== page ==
Initial United States Environmental Protection Agency (EPA) guidance on vapor intrusion was released in 2002 and was adopted by many state environmental agencies. Two final policy technical guides were published by the EPA in 2015, one an update of the 2002 release and the other which specifically addressed petroleum vapor at leaking underground storage tank sites. Currently, California, Colorado, Connecticut, Indiana, Massachusetts, Michigan, Minnesota, New York, New Jersey and Ohio are among the states that have specific guidance for the assessment and remediation of vapor intrusion. Tennessee does not have state-specific vapor intrusion regulations but defers to the New Jersey Department of Environmental Protection Vapor Intrusion Technical Guidance for conducting environmental vapor intrusion assessments. Tennessee has also prepared a process flowchart to help investigators through the various steps of an investigation.
 
In the state of Tennessee, once it has been confirmed that a release has occurred and an existing building of concern has been identified, the first step is a sub-slab vapor assessment to determine if a risk is present by identifying whether an accumulation of hazardous sub-slab vapors exists. If there is no sub-slab vapor, there is no risk for vapor intrusion into indoor, ambient air. A sub-slab vapor assessment is performed by drilling through the slab of a building and installing a temporary or permanent sub-slab vapor monitoring point. Using this monitoring point, vapor samples are collected from beneath the slab of the building and analyzed for volatiles using EPA method TO-15. During the collection of sub-slab samples, a prescribed methodology for sample collection is used to ensure there are no leaks in the sample train and that ambient indoor air is not infiltrating the sampling system.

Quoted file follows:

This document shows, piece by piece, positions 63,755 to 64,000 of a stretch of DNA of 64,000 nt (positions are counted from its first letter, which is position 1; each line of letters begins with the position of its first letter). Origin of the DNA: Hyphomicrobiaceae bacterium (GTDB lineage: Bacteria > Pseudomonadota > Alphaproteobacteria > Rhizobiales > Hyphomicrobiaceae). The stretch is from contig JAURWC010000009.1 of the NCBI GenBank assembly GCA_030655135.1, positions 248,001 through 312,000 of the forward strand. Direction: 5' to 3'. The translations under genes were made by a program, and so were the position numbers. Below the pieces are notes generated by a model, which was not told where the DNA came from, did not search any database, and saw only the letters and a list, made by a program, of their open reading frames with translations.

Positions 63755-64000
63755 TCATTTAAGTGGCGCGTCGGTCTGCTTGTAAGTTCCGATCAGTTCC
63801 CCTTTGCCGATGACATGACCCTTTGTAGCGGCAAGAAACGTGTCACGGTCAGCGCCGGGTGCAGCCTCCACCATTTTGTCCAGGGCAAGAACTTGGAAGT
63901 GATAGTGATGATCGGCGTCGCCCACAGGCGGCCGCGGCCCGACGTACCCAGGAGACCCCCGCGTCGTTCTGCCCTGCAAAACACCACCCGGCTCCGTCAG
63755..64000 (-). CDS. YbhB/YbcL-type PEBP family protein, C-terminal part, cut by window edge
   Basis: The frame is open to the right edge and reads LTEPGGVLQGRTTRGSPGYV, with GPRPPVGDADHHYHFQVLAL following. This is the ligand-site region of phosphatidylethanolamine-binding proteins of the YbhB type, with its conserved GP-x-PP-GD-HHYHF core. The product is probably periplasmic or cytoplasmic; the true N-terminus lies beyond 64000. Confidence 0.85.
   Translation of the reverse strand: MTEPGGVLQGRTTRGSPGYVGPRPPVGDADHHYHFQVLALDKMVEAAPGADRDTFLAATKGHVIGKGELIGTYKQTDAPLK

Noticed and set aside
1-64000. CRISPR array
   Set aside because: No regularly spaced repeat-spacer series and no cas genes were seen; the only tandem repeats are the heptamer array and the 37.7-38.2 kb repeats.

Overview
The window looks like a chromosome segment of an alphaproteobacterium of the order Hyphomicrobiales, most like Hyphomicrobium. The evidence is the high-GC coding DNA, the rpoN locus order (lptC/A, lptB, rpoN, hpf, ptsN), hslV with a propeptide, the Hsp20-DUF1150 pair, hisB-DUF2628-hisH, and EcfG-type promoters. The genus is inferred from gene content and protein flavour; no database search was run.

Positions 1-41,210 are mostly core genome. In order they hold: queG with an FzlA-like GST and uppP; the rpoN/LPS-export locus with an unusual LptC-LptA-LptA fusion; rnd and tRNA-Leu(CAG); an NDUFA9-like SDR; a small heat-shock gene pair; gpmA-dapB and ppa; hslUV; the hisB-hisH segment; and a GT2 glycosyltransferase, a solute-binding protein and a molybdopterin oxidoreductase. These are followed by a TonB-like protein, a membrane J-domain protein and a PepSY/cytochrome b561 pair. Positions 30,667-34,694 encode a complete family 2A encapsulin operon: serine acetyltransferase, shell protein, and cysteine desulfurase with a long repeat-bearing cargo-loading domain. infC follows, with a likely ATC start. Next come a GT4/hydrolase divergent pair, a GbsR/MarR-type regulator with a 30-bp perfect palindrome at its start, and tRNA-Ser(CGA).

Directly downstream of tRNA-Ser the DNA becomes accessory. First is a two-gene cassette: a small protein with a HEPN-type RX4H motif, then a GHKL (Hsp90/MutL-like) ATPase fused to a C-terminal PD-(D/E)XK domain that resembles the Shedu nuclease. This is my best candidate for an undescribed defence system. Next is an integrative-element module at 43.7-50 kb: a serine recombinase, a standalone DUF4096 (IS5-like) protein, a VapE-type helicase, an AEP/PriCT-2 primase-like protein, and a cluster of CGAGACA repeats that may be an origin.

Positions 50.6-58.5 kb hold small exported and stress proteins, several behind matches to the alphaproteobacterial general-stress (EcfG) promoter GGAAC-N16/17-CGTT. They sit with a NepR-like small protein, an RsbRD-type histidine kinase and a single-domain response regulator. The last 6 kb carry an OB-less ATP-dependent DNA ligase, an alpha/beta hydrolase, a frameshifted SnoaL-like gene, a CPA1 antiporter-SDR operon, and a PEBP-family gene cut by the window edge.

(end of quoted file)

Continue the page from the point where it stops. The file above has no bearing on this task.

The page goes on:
If a plume of sub-slab vapor is identified, the next step is to determine if a complete pathway between sub-slab vapor and indoor ambient is present. If sub-slab vapor exists without a complete pathway into indoor air, then there is no risk for human exposure. To determine if a complete pathway is present, a second round of sub-slab samples is collected along with concurrent indoor ambient air samples. While sub-slab vapor samples are, by regulation, not allowed to be collected for greater than thirty minutes, indoor ambient air samples are generally collected over a period of eight hours in a commercial setting. The sample time mimics the amount of exposure a worker would receive during a typical work shift. In residential settings, sample collection can run for up to 24 hours. 
 
If a complete pathway is identified, more sampling is required to determine if unacceptable vapor intrusion risks may exist to occupants or potential occupants of a site.  This sampling can include the collection of exterior soil gas near the foundation, sub-slab soil gas and indoor air sampling. Vapor intrusion conditions can vary seasonally due to rainfall, temperature and multiple other factors. For this reason, TDEC often requires sampling at multiple points during a year to develop a full picture of the potential for exposure.